Survey: Medical ID Theft on the Rise


With increasing amounts of personal health information stored on the Internet, a new survey reveals medical identity theft is on the rise and shows few people take steps to protect themselves from the theft.

The 2013 Survey on Medical Identity Theft shows that the number of victims of such fraud increased by 20 percent in the last year, affecting an estimated 1.8 million people.

The report, released Thursday, defines medical identity theft as someone using an individual’s name and personal identity to fraudulently receive medical services, goods, and/or prescription drugs. Fraudulent billing also is an issue.

The survey was conducted by the Traverse-City based Ponemon Institute and sponsored by the Medical Identity Fraud Alliance, with support from ID experts.

The Fraud Alliance, the first cooperative public-private sector effort involving all stakeholders in protecting consumers, was recently formed to fight the problem. Henry Ford Health System is a charter member.

“The expectation of having anything private anymore is not very high,” says Marjorie Mitchell, executive director of Michigan Universal Health Access Network. “There are so many companies now that have information on us, the question is: As you utilize more health care, how secure is that data?”

The survey also finds that consumers often put themselves at risk by sharing their medical identification with family members or friends — unintentionally committing “family fraud” — to obtain medical services or treatment, health care products, or pharmaceuticals.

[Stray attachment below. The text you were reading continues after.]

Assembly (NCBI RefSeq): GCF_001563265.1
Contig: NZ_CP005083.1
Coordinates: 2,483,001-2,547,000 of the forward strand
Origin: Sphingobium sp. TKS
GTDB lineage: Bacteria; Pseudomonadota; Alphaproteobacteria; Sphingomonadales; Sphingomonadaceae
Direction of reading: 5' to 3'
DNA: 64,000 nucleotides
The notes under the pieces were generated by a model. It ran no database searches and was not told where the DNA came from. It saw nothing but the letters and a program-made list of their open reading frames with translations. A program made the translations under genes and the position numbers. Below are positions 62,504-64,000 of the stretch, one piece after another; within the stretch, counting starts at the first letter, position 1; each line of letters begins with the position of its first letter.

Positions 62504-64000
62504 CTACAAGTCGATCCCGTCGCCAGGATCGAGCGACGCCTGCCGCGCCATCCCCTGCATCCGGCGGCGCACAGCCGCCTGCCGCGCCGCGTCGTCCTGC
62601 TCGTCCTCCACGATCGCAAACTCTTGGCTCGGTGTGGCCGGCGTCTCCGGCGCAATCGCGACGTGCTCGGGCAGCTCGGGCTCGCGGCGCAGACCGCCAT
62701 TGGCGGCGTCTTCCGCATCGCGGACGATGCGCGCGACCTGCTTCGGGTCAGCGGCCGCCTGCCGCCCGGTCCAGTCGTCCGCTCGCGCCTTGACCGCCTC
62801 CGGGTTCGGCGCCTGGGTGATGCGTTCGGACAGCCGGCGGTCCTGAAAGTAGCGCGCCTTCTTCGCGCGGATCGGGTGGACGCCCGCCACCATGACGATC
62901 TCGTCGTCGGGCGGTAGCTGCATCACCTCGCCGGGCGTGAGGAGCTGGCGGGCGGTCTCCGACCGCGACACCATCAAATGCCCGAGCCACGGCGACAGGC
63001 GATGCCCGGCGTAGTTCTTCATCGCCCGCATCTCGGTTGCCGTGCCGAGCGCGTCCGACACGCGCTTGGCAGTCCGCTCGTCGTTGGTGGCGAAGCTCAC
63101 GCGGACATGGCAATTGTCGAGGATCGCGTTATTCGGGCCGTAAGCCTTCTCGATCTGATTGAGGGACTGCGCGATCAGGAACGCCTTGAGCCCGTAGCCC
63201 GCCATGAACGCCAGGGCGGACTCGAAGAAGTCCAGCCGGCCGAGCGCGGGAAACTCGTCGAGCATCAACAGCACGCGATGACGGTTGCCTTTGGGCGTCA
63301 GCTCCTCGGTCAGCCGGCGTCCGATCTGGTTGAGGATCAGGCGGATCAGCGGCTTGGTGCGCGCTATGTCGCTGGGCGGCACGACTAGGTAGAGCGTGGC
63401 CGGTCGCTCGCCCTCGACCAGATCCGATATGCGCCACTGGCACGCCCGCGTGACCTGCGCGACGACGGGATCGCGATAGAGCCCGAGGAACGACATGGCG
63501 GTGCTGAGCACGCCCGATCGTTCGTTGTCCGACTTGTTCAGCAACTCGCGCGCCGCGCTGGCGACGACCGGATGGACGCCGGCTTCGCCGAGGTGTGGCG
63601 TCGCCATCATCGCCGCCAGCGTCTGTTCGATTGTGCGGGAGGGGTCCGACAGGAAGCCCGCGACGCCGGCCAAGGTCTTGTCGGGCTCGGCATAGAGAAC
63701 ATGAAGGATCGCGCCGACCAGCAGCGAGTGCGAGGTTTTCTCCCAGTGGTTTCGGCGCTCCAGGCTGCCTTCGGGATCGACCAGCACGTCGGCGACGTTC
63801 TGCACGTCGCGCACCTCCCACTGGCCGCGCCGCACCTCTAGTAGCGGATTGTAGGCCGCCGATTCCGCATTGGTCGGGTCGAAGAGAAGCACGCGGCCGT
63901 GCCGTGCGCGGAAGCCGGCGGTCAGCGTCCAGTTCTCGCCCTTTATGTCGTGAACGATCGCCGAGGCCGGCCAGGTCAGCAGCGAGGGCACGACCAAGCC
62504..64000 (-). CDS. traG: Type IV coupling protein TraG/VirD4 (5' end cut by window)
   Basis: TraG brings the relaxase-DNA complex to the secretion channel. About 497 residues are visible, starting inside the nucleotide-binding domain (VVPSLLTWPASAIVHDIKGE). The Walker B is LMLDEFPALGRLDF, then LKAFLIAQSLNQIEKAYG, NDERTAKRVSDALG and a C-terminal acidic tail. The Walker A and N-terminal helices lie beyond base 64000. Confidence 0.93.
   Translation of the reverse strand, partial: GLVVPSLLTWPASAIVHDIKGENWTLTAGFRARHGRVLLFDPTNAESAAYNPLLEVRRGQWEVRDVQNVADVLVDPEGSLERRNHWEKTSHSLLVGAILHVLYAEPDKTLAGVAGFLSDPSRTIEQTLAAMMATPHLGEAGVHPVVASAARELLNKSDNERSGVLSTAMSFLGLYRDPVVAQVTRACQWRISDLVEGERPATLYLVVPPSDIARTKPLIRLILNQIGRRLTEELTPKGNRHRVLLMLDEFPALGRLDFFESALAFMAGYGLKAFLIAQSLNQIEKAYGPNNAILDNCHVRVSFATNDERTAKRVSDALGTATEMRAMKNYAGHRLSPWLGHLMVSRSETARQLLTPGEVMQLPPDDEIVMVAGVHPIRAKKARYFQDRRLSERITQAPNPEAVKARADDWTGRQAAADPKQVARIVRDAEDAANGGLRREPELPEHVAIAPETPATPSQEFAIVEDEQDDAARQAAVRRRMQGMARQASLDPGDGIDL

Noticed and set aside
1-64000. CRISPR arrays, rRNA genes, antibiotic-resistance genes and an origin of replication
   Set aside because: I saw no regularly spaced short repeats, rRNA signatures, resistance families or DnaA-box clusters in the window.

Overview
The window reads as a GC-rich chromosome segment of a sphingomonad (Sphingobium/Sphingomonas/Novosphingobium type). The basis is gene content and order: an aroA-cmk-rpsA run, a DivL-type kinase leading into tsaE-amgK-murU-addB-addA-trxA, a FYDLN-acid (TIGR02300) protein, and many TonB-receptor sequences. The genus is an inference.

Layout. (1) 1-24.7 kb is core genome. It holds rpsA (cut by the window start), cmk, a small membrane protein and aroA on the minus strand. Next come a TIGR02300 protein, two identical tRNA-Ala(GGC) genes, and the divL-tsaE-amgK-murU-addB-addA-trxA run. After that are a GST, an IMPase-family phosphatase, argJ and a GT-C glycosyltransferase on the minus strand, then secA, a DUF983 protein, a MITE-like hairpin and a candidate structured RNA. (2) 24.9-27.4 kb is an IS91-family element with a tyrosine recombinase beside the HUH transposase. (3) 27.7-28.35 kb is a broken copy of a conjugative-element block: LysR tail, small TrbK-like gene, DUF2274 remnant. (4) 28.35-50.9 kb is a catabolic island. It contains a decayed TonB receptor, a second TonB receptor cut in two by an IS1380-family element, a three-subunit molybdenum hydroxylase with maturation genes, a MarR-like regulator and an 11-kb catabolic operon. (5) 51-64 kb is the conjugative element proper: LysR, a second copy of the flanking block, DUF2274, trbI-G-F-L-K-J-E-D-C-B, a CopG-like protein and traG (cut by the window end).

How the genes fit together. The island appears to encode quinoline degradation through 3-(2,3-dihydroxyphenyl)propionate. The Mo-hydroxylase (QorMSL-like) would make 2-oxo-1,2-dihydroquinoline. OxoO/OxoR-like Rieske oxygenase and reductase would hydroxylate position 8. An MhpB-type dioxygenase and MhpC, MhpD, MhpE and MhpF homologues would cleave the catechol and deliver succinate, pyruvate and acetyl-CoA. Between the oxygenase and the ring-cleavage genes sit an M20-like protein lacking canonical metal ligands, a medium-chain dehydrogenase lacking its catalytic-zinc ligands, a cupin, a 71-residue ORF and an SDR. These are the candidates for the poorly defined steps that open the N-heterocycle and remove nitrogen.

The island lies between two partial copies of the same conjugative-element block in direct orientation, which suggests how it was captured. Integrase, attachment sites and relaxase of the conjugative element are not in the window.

Other study findings include:

  • Half of consumers surveyed are not aware that medical identity theft can create life-threatening inaccuracies in their medical records, which could result in a misdiagnosis, mistreatment, or the wrong prescriptions.
  • Half of consumers surveyed are not aware that medical identity theft can create permanent, life-threatening inaccuracies and permanent damage to their medical records.
  • Fifty percent of respondents did not take any steps to protect themselves from medical identity theft.
  • Thirty percent of respondents knowingly permitted a family member to use their personal identification to obtain medical services including treatment, healthcare products, or pharmaceuticals.

The Fraud Alliance recommends that individuals be the first line of defense in protecting their health information, and suggests reviewing all explanation of benefits; protecting your medical insurance card and any insurance-related paperwork; being careful when giving out personal or insurance information; and reviewing credit reports annually.